20 January 2023 | News
Experimental results suggest that the recoil causes X-rays to lose energy, which could affect practical applications
For the first time since it was proposed over 80 years ago, scientists from Nanyang Technological University, Singapore (NTU Singapore) have demonstrated the phenomenon of “quantum recoil”, which describes how the particle nature of light has a major impact on electrons moving through materials.
Making quantum recoil a practical reality should eventually allow businesses to more accurately produce X-rays of specific energy levels, leading to superior accuracy in healthcare and manufacturing applications such as medical imaging and flaw detection in semiconductor chips.
The NTU scientists have filed a patent based on the recoil results and earlier research on producing X-rays by using inorganic compounds about the size of computer chips exposed to moving electrons.
The patent indicates an approach to making smaller table-top sized machines that can be cheaper and tuned to produce specific X-ray energies accurately. Tuneable X-ray machines would give biomedical imaging a significant boost. Typically in healthcare settings, X-rays are produced over a wide energy range for general imaging applications. But with a tuneable X-ray machine, a narrow range of X-ray energy can be generated. This ability to tune the X-ray source to a specific narrow range of energies opens up a new area of biomedical imaging applications.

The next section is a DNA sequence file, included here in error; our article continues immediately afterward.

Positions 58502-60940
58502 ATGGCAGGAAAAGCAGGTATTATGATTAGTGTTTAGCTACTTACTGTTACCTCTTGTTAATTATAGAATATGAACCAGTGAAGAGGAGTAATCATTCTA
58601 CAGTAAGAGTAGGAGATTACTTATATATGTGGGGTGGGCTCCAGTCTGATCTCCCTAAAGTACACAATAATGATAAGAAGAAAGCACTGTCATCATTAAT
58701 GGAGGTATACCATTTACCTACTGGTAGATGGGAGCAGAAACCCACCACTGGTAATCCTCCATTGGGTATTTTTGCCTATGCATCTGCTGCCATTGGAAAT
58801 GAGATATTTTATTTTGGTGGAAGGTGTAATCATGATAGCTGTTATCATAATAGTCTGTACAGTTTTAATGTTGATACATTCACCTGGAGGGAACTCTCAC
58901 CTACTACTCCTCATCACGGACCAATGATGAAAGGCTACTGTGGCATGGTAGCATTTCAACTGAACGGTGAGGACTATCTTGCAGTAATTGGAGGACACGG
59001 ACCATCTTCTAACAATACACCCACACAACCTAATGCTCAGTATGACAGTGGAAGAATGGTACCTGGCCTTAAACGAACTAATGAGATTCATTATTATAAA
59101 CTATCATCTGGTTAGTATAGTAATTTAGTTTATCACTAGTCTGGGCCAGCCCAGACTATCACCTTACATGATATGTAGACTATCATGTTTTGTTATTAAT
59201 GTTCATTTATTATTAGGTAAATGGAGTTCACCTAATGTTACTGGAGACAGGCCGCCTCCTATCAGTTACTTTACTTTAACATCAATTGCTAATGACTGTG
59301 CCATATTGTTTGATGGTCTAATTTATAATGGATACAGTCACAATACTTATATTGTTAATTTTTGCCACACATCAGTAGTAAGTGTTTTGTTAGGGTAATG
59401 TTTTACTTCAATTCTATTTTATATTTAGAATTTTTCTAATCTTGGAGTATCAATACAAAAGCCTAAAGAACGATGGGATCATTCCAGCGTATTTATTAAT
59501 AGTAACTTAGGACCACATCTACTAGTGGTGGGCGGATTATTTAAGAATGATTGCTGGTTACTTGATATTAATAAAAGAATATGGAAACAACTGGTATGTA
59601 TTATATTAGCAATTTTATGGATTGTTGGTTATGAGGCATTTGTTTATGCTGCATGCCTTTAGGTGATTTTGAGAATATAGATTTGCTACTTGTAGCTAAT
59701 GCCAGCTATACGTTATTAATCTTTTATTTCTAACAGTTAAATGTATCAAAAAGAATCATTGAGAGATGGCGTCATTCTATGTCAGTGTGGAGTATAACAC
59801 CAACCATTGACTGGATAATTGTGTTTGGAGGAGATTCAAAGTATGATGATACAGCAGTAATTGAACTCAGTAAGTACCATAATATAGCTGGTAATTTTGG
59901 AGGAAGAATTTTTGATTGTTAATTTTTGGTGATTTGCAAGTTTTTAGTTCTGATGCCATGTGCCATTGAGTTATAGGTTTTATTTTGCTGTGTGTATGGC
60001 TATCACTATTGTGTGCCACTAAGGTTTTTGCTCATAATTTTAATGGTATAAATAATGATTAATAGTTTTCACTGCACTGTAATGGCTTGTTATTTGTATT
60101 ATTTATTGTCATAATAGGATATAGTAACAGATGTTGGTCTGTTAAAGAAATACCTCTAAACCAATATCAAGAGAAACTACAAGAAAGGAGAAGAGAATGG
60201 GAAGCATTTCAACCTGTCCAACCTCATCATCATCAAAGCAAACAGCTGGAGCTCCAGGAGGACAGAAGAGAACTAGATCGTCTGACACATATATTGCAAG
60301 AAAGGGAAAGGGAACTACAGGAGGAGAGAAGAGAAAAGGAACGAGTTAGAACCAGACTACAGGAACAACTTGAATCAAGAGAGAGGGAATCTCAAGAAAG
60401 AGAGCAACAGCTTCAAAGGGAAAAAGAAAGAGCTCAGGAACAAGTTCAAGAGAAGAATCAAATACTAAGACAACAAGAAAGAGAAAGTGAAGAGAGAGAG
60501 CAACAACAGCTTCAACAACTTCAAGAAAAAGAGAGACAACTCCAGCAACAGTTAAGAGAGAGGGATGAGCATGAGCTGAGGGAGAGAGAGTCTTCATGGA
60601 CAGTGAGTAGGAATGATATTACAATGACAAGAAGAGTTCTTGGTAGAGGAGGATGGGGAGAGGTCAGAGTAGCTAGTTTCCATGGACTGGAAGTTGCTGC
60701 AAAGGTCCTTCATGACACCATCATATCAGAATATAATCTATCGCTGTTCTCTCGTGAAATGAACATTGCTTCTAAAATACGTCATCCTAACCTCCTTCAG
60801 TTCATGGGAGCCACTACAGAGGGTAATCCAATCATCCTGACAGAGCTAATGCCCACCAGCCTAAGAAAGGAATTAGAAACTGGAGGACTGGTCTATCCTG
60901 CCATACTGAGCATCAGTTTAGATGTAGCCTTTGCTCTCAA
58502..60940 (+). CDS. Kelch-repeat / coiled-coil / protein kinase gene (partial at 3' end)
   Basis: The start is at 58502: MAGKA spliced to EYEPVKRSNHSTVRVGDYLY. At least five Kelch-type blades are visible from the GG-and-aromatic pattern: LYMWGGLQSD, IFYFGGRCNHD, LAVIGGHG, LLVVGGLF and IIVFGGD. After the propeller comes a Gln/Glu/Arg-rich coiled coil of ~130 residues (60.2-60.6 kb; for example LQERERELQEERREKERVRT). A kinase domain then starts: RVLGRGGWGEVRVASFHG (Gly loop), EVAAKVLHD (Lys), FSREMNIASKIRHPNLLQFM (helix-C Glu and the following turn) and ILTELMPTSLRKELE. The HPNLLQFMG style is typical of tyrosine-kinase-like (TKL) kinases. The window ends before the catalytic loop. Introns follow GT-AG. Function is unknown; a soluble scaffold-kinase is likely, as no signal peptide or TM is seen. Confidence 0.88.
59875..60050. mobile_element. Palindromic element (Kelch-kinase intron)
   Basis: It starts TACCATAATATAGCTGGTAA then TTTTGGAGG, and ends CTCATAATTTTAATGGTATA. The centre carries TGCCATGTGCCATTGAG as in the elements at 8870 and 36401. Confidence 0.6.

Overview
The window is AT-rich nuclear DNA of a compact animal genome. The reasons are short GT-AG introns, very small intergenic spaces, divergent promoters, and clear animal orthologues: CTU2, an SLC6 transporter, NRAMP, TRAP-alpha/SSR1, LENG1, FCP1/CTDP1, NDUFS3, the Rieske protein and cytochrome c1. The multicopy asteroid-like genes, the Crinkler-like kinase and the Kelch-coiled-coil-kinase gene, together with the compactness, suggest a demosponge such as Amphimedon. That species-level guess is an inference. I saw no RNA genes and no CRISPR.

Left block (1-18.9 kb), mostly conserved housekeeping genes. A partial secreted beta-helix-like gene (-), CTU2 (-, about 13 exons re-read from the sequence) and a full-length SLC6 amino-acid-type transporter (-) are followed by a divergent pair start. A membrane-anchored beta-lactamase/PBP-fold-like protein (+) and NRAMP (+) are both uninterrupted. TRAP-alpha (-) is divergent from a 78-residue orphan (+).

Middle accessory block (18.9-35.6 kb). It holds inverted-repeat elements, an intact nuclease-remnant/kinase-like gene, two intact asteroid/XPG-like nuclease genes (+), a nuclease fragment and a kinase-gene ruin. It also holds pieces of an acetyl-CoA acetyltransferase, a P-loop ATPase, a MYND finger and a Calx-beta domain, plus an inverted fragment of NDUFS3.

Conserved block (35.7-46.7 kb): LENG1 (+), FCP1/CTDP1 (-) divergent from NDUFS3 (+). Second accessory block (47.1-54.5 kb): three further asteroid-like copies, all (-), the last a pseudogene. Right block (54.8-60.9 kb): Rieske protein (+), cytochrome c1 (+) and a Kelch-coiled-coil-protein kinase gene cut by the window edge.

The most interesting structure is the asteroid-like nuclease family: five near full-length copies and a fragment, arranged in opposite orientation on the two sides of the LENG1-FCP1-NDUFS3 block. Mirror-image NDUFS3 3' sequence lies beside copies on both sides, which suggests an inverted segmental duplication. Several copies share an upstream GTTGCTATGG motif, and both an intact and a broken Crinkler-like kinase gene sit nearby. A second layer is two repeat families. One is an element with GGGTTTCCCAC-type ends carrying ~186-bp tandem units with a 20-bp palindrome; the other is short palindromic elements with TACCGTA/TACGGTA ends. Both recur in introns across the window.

Singapore medical diagnostics equipment manufacturer CTmetrix has applied to use the NTU patent to develop more compact and precise tuneable X-ray machines for the biomedical imaging of human tissue samples. The company is aiming to have a prototype ready by the end of 2023.
Image caption- A sample in a scanning electron microscope used in Nanyang Technological University, Singapore's quantum recoil experiments. (Credit: NTU Singapore)